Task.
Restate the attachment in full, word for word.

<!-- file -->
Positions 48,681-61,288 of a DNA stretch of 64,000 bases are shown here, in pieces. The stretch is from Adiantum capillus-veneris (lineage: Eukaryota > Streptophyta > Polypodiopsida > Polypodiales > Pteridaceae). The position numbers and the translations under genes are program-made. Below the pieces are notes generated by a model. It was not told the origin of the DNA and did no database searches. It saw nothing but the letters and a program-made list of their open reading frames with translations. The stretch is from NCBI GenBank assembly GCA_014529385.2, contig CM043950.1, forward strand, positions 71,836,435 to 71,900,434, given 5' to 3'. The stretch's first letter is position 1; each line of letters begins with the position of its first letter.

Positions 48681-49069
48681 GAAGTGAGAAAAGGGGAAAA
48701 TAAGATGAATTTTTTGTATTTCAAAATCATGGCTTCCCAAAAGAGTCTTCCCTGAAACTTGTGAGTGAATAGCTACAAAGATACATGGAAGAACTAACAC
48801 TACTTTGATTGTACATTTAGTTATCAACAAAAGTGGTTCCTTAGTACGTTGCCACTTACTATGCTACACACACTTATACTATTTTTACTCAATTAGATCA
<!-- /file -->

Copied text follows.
Positions 48,681-61,288 of a DNA stretch of 64,000 bases are shown here, in pieces. The stretch is from Adiantum capillus-veneris (lineage: Eukaryota > Streptophyta > Polypodiopsida > Polypodiales > Pteridaceae). The position numbers and the translations under genes are program-made. Below the pieces are notes generated by a model. It was not told the origin of the DNA and did no database searches. It saw nothing but the letters and a program-made list of their open reading frames with translations. The stretch is from NCBI GenBank assembly GCA_014529385.2, contig CM043950.1, forward strand, positions 71,836,435 to 71,900,434, given 5' to 3'. The stretch's first letter is position 1; each line of letters begins with the position of its first letter.

Positions 48681-49069
48681 GAAGTGAGAAAAGGGGAAAA
48701 TAAGATGAATTTTTTGTATTTCAAAATCATGGCTTCCCAAAAGAGTCTTCCCTGAAACTTGTGAGTGAATAGCTACAAAGATACATGGAAGAACTAACAC
48801 TACTTTGATTGTACATTTAGTTATCAACAAAAGTGGTTCCTTAGTACGTTGCCACTTACTATGCTACACACACTTATACTATTTTTACTCAATTAGATCA